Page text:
Nobody wants an IRS tax agent knocking at the door and asking for a shoebox full of receipts. Unfortunately, there’s no surefire way to avoid an audit of your tax returns.
However, you can sharply reduce the odds of an IRS inquiry by avoiding some common mistakes when filing your taxes. Here are seven that should be on your radar.
Tax missteps that will get you audited
Tax missteps that will get you audited
Hiring the wrong tax preparer
This mistake might occur before you even get your name on the tax return. Select a tax preparer who is incompetent or unethical, and he or she could spell big trouble for you.
If the IRS audits one of the returns the tax preparer filed and finds significant problems, the agency might decide to audit all of the returns that person prepared for the year, or for the past several years.
Let’s say you breed and sell dogs, or sell blankets on Etsy, or resell garage sale purchases on eBay. At the end of the year, you realize expenses exceeded what you made and decide to deduct a tax loss from your “business.”
However, if you do that for several years, the IRS is going to get suspicious. A business is something that makes money. Generally, if you haven’t made money in at least three of the past five years, what you have might actually be a hobby.
The IRS doesn’t allow business deductions for hobbies.
Taking questionable deductions or credits
Experts generally agree that claiming excessive charitable contributions and claiming a home office are two of the deductions most likely to raise red flags with the IRS.
If you donate a large percentage of your income to charity, be sure to keep careful records. Too many contributions relative to your income can be a problem. So, think twice about inflating the value of those items you dropped off at the thrift store.
As for the home office, take the deduction to which you’re entitled, but be ready to defend it if needed. The most important thing to remember is that you can only deduct a home office if you use that space primarily and exclusively for business.
Under the category of credits, abusing the Earned Income Tax Credit (EITC) is likely to get you in trouble, according to experts. The EITC is a benefit designed for low-to moderate-income working people, particularly those with children.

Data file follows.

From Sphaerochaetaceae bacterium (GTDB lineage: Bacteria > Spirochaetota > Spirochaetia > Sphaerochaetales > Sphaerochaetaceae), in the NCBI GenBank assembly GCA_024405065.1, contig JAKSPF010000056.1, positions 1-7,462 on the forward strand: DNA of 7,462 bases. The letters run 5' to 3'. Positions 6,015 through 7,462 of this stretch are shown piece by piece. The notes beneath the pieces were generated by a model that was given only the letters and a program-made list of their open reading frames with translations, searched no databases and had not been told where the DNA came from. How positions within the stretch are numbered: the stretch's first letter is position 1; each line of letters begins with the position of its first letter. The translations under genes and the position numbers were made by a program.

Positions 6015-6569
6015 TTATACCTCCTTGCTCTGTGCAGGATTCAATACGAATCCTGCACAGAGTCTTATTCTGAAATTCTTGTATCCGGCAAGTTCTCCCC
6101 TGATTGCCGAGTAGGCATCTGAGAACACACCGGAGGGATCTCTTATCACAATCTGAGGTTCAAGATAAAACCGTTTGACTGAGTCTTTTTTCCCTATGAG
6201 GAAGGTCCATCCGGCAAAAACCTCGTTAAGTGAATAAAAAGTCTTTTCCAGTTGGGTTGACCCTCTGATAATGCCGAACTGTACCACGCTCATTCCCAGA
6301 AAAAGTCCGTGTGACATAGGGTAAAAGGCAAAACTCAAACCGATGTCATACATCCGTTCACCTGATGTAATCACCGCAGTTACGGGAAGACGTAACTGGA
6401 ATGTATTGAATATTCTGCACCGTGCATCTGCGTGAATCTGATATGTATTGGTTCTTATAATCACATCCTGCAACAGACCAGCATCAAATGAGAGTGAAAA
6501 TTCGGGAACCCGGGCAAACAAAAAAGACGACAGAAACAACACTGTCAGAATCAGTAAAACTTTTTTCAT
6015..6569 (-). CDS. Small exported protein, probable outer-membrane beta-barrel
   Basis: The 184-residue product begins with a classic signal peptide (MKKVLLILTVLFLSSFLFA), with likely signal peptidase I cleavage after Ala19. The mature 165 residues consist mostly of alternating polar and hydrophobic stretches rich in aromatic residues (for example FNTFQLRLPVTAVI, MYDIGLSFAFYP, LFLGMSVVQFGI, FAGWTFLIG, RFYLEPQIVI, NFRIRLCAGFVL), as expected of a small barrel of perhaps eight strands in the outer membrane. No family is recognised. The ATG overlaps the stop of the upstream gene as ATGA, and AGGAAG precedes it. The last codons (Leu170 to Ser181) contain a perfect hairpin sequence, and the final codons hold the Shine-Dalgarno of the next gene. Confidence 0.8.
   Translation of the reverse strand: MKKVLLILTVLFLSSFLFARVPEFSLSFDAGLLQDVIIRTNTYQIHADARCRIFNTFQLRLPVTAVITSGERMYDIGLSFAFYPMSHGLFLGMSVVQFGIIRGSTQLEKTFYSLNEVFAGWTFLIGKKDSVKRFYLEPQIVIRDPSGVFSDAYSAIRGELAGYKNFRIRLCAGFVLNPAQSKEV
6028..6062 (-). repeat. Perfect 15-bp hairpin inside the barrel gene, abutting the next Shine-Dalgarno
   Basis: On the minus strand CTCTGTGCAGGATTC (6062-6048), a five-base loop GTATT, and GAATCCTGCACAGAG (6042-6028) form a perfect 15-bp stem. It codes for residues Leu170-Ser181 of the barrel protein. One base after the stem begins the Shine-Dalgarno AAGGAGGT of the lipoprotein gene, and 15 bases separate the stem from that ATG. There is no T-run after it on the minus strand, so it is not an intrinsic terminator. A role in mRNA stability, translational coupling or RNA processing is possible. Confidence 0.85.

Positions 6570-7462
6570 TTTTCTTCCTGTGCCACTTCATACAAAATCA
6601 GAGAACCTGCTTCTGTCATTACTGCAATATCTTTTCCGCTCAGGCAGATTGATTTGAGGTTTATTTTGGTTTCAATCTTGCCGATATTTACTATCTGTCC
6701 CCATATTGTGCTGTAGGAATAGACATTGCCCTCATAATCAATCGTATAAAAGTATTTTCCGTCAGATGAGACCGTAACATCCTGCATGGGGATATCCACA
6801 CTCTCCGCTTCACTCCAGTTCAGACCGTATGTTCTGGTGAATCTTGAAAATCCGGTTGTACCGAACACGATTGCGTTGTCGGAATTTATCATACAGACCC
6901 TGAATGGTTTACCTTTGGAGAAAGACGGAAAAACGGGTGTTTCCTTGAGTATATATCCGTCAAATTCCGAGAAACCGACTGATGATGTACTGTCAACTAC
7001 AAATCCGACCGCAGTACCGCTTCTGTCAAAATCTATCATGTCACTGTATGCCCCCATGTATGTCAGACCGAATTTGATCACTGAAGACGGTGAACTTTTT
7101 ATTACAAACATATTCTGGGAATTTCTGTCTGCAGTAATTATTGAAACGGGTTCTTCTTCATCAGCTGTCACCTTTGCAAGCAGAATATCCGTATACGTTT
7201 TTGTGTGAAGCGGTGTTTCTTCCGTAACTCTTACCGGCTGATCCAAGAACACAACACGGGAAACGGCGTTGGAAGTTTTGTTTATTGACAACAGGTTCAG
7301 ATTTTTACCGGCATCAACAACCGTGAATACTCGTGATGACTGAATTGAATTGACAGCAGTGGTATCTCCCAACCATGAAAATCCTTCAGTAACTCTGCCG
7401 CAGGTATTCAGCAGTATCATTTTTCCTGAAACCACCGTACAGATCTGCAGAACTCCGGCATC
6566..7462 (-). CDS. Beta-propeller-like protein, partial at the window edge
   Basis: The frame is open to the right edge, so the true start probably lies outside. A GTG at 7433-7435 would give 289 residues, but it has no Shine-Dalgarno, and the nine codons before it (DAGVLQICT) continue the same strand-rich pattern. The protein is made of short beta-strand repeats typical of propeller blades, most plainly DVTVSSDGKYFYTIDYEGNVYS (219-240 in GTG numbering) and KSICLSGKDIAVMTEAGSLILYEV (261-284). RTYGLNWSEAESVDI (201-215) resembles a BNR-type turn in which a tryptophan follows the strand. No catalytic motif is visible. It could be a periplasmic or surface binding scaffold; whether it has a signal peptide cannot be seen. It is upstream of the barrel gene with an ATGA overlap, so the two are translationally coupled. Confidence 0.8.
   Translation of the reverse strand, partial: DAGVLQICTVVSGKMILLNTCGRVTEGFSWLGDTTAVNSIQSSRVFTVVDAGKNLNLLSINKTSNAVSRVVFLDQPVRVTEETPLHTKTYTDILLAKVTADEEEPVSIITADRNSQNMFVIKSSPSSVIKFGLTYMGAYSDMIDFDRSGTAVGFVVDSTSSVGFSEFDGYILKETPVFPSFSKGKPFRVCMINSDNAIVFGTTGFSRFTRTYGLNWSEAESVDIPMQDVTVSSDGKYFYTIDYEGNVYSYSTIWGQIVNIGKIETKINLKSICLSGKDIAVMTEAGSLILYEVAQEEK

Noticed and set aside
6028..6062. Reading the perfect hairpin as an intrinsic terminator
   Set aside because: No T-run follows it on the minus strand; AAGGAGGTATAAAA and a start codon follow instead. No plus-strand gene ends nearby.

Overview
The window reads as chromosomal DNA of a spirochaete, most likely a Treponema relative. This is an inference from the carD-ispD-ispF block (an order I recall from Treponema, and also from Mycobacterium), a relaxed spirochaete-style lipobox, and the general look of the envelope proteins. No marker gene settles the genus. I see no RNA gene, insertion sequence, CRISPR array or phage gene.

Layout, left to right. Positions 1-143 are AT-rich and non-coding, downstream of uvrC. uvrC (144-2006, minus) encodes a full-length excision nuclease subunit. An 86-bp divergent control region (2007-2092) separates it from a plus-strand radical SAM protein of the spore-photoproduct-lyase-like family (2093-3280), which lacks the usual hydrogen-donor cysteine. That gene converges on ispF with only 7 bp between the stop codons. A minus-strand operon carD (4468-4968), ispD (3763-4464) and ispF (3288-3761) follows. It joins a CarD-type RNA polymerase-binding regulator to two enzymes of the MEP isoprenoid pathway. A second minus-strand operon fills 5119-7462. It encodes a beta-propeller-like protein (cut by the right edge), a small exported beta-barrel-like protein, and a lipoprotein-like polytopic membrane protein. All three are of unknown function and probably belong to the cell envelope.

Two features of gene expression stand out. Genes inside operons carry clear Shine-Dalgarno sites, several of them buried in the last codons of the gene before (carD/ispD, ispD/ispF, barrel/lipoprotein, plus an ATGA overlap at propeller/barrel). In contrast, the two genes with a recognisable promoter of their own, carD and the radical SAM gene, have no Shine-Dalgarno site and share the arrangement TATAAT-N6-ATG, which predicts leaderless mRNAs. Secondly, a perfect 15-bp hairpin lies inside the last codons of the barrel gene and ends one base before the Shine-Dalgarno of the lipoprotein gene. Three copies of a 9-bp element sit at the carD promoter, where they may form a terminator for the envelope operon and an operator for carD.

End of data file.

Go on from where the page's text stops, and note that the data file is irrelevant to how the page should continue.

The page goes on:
Back in 2013, the IRS came under fire for not taking enough action to curtail improperly awarded Earned Income Tax Credits. In a statement reported by multiple news outlets, the agency fired back by saying EITC claims were twice as likely to be audited as other returns. If you claim the EITC, consider yourself warned.
Claiming a loss from a rental
When housing prices were depressed, some people converted homes into rentals rather than sell them. Those who found that the rent they received didn’t cover their mortgage and taxes might have assumed they were entitled to take a deduction for the losses.
Thinking you can keep secrets from the IRS is a mistake:
You might think the government won’t know about the money you earned freelancing on the side. But if the company you worked for files a 1099 form, the IRS knows.
You might think you can keep your alimony checks a secret. But if your spouse is reporting those payments on his or her return, the IRS knows.
You might think the interest you earn from foreign bank accounts is between you and that country’s bankers. But if those nice bankers are sharing information with the U.S., the IRS knows.
Don’t take the chance of getting caught in a lie. Claim all your income. Then, the IRS won’t have any discrepancies to note, giving it one less reason to flag your return for an audit.
Making math errors
If you can’t add and subtract correctly, the IRS might start wondering what else you got wrong in preparing your return. Avoid this audit trigger by using tax software or an online program that will virtually ensure the calculations are correct. If you earn less than $66,000, you can find free online tax prep through the IRS Free File program.
The American Opportunity tax credit, which replaced the Hope Scholarship credit in 2009, covers more years of college and offers bigger, better benefits to more taxpaying students or their families. Here's how the American Opportunity tax credit and Lifetime Learning credit, another helpful education tax credit, can help offset the rising cost of attending college.